This can make cross-border and interstate routes challenging for novice drivers. Consequently, these routes are taken mainly by experienced drivers. Alternate routes are also vital as a backup to keep deliveries in motion.

Alternate routing plans relate to cargo too. Heavy loads, or loads of a specific height, can’t travel on general loads, and drivers must consider this. Route to document weight or height is an integral part of route planning.

Customer service

Customer service is another facet of being a trucker.

Customer satisfaction requires far more than meets the eye and doesn’t start and end with sales and a quality product. It starts with brand reputation and promise, which follow the sales journey to product delivery. Companies create expectations that customers buy into. If these expectations aren’t met at the delivery stage, it impacts the entire deal. That’s irrespective of whether the product or sales service is excellent.

Timely delivery is in the hands of the truck driver, and so is courteous service. Depending on the industry and product, these things are written into customer contract agreements.

Trucking comes with multiple responsibilities that hiring managers will look for on your resume for truck driver job applications. However, the freight industry is fast-paced, and there’s no time to search truck driver resumes for specific details. The reality is that your resume will be reviewed for suitability in seconds before a reader moves on. So, it’s up to you to grab and hold the attention of recruiters and hiring managers so they see your value, and you get a callback.

It’s not as difficult as it sounds. Following our tried and tested resume-writing tips will get you in the interview chair in no time.

Getting started writing a truck driving resume

Maybe you’ve got a generic truck driver resume for when you see the perfect vacancy. Unfortunately, submitting an outdated, generic resume is no way to boost your professional image and get noticed. Don’t make job applications a hit-and-miss affair, even if it’s a candidate’s market.

Before writing your resume, you must understand how the hiring process works.

Today, recruitment works like this -

Line managers give recruiters a job description with the specific driver skills and experience required for the vacancy. These skills and expertise become keywords for the role. Quoting these keywords verbatim on your resume is crucial to making the interview shortlist.

Here’s why -

Recruiters flag these keywords as they load the job to websites, social media, and job portals. AI in parsing software retains the keywords to use when screening incoming applications. In other words, your trucker resume gets scanned for these keywords immediately after your application is uploaded. The AI identifies the keywords and averages the overall ratio. If your resume meets the minimum count, it moves to the recruiter’s inbox; if not, your application gets declined.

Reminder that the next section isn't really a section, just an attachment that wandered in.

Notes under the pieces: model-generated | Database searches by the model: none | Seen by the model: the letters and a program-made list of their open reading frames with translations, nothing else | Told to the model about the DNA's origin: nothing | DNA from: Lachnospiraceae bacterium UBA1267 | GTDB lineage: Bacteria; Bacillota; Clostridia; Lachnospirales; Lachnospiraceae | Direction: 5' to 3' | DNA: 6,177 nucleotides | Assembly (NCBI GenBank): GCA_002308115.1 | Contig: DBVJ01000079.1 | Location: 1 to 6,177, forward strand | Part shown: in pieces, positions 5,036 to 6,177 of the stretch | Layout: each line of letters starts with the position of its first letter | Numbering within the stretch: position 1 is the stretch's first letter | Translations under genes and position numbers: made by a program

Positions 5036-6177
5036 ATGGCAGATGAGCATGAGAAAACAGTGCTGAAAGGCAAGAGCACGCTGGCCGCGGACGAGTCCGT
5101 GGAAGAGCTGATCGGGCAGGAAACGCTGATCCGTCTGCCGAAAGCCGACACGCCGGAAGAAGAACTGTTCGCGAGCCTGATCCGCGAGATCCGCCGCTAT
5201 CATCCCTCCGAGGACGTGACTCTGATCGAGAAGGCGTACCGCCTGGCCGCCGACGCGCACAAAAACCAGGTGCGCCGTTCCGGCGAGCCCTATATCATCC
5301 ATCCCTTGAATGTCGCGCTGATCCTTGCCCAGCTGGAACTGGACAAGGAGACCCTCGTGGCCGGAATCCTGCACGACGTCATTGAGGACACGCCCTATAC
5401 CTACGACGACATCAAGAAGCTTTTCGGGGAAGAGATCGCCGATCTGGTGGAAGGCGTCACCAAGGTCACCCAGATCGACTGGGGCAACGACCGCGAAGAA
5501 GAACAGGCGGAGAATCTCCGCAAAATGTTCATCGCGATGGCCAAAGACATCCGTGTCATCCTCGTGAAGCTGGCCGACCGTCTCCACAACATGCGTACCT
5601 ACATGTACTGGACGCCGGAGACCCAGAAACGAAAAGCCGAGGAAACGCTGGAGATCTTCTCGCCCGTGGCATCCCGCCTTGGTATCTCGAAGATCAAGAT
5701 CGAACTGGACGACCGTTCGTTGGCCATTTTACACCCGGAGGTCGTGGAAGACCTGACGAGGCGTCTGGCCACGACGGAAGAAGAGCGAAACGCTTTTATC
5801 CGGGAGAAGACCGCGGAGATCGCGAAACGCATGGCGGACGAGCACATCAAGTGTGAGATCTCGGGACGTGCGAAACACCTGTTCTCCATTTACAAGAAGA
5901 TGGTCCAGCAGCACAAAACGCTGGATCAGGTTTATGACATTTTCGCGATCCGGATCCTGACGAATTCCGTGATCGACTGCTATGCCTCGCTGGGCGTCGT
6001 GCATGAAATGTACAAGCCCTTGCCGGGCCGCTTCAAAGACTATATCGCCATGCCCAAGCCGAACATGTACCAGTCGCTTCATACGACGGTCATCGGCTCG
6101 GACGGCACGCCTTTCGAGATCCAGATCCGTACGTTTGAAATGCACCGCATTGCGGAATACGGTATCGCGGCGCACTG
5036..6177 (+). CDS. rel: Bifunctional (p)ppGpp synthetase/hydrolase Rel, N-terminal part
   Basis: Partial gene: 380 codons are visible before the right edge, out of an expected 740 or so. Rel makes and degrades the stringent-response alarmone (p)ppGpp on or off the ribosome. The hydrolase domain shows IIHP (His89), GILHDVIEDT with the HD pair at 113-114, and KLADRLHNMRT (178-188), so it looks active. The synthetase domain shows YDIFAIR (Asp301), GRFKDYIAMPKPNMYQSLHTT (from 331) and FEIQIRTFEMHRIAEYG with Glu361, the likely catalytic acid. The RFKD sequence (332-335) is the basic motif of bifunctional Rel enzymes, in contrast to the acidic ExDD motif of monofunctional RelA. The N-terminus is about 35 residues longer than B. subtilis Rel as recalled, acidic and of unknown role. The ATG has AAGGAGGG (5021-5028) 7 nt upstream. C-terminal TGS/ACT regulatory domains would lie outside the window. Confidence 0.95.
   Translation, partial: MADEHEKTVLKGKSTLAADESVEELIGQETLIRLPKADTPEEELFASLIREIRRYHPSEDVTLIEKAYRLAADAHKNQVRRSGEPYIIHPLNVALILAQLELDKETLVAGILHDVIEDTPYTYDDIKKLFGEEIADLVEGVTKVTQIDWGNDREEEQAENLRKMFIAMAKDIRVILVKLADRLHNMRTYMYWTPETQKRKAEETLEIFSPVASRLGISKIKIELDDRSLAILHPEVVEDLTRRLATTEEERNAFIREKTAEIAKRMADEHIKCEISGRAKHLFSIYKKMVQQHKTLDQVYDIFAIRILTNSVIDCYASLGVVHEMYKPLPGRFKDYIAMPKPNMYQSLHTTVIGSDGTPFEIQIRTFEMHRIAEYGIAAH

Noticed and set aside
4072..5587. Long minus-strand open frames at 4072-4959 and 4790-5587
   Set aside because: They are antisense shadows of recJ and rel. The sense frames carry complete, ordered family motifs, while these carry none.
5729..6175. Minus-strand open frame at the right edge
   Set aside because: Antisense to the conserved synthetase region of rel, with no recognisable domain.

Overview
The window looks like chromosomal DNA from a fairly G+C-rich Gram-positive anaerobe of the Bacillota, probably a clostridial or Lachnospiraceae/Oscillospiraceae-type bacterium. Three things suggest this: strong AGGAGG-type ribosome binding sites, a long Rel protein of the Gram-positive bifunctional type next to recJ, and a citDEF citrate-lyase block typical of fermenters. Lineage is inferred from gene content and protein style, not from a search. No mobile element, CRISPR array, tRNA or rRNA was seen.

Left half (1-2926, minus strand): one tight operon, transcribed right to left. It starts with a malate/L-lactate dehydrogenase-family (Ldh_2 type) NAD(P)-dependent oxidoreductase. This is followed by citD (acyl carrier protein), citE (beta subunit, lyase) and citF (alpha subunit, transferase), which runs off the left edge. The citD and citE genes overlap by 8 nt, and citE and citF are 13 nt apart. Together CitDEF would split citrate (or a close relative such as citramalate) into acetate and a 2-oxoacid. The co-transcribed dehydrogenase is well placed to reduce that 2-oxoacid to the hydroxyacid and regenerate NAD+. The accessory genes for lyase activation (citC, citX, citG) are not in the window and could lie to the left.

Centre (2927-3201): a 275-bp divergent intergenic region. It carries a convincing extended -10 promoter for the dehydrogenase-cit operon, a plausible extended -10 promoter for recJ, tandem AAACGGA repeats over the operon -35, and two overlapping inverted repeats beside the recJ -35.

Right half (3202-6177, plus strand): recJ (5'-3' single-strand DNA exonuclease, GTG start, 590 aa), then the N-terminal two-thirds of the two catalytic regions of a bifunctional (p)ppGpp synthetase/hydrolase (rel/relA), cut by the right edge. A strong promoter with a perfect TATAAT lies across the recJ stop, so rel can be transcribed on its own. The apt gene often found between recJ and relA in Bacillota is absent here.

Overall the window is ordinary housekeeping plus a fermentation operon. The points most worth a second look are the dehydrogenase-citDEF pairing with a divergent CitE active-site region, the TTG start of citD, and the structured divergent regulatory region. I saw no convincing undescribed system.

To better explain, ATS or applicant tracking systems in HR tech include parsing software. Job boards use parsing software too. All applications go through these parsers on submission to get scanned for specific keywords that are or aren’t there. The total keyword ratio gets calculated in seconds, and resumes are flagged accordingly.

Confirming your resume has vital keywords, is parser-friendly, and showcases your value takes planning, which starts with a master truck driver resume.

Master resume for truck drivers

When you’re pushed for time, submitting a generic resume is tempting. The problem with generic resumes is they include all past and current work experience, meaning they’re full of irrelevant details. They don’t contain the right keywords, either.

The result? Parseres reject your generic resume immediately, and you never hear back.

Get around this by writing a job-specific truck driver skills resume for every job application. But, since starting from scratch each time is time-consuming, compiling a master trucking resume upfront makes it a breeze.

A master resume lets you make quick and accurate job applications every time. Keeping your master resume as a living document means there’s no delay when you see an amazing truck driver job opportunity.

To create a master resume, start with your current or most recent role and list all job responsibilities in detail. Continue in descending order, recording every driving job you’ve had. Add employer details, dates, and any significant achievements. Do the same with your education, courses, licenses, and certifications.

Save your master resume to an easily accessible folder with supporting documents.

Job-specific truck driver resumes

A job-specific resume is short and contains only the required driver skills and experience listed in the job post. Job-specific resumes are also known as targeted or tailored resumes.